A friend saying: I have this litter of puppies. Its an
oops you want them....
Do you use any pre-training evaluation of puppies?
We usually dont take more than two puppies at a time. And they will
be sled dogs. With just two new dogs introducing in your team, you'll have time to figure
out what makes them work.
What method do you use for starting pups?
I start by teaching them easy commands when they are only a few months old. Like:
Sit, Stay and most important: NO. This will make it easier to teach them commands later
on. When they are old enough to be tied up, they can see the adults leaving the yard and
feel the excitement in all the running dogs. The first time in harness they run right away
with a small team of adult dogs and are usually pretty excited themselves.
What is the most important thing you look for in a young dog?
Eagerness to please (the trait in a dog that every cat owner despises). I
want a dog that gets excited when I praise him for doing something right.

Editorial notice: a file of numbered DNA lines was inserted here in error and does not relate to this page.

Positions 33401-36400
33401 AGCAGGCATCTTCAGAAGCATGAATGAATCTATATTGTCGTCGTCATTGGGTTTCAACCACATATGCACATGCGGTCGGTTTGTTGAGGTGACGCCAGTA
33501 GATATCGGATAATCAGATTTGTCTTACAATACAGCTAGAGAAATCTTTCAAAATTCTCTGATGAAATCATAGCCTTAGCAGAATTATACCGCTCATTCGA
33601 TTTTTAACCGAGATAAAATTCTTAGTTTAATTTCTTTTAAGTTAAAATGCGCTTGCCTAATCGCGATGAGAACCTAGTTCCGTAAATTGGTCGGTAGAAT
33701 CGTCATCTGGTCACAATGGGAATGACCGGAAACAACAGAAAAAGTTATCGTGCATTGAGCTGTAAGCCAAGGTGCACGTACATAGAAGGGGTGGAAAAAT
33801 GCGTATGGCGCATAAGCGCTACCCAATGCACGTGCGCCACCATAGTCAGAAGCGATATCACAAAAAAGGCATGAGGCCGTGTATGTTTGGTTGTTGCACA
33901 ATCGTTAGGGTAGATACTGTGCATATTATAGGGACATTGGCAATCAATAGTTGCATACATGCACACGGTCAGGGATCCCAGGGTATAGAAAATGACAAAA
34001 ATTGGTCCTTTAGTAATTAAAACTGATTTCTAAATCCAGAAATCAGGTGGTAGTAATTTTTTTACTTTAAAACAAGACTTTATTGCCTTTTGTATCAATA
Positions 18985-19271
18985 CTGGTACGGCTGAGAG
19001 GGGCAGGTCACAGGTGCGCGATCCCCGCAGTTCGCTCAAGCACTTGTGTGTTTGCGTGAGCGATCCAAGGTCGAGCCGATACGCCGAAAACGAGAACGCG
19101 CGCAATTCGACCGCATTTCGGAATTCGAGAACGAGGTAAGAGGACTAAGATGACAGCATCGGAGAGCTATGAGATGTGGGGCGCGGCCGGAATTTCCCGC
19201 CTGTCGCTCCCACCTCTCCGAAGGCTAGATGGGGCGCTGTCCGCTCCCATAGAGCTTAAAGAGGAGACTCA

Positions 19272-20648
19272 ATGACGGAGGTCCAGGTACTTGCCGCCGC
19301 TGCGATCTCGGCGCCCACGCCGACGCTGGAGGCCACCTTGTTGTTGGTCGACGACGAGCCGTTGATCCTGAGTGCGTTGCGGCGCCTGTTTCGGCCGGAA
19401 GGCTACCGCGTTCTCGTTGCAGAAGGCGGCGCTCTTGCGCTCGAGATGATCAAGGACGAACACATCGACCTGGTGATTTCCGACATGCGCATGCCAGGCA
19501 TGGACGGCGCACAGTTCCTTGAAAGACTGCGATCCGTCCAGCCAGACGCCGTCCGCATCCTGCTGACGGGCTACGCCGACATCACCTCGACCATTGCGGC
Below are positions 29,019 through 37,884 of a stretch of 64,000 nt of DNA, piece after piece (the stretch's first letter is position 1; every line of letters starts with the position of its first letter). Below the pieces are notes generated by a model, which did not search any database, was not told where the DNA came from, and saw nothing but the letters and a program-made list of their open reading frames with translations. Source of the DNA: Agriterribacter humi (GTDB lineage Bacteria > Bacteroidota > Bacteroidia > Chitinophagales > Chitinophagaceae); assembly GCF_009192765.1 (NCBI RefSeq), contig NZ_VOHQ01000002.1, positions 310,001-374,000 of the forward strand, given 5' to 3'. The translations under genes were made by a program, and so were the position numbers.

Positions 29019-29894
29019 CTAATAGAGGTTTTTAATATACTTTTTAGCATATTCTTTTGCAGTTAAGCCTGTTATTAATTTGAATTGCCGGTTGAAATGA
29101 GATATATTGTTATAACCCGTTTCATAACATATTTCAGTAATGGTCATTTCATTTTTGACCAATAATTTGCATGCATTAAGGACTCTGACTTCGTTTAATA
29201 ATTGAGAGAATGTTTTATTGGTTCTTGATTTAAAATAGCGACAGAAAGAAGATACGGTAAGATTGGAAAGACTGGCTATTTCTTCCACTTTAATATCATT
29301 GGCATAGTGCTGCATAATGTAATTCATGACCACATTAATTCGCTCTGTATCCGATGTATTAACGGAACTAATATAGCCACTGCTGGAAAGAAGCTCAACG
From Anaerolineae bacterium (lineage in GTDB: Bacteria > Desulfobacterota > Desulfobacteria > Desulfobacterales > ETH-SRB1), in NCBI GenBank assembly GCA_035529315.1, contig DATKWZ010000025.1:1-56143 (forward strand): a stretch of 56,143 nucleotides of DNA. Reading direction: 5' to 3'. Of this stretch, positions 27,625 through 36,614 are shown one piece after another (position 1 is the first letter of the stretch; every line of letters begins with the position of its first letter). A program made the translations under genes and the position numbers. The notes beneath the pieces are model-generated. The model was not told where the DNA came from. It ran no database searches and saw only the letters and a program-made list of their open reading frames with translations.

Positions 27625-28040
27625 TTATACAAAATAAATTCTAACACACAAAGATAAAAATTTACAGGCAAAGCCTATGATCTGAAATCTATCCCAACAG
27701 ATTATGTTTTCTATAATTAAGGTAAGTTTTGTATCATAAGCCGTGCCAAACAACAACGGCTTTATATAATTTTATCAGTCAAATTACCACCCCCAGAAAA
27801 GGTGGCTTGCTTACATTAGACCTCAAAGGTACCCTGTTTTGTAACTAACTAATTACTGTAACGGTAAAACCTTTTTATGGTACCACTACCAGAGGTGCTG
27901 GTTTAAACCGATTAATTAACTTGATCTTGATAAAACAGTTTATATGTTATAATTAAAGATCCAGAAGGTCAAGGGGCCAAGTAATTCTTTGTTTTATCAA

At what point do you decide a youngster is likely to make it in
When I see him the first time. The more difficult questions is: At what
point do I decide he is not going to make it in my team.
What is the training/racing
philosophy of your kennel?
Go out and have fun! Lots of it.
Do you have specific training goals for your team(s)?
I want all dogs to be honest workers. If I see a dog taking a
break during the run, I dont want to have to remind that dog to start pulling again
after a short while. I also dont want a dog that never takes a break unless you
stuff him in the basket.
What do you consider most important to accomplish in training?
To have a team that listens well. Ideally the leaders stay strung out, no
matter what might side track them, they rest if I tell them to and are ready to go not
when I pull the hook, but when I give the command.
What is the most indispensable training equipment you use?
A bag full of dog treats.
How do you choose which races to enter?
If the race follows a challenging wilderness course and is affordable to
get to. (One exception: The Lakeland Invitational Dog Derby which is a fun race in early
season and a social event to sit around and brag about your best team ever.)
What are your strengths as a racer?
I watch my dogs performance very closely and dont push them over
What do you consider your weaknesses, if any?
I start a race with dogs that should be couch potatoes (like Piranha) and
not racing dogs.
Do you have a mushing career goal?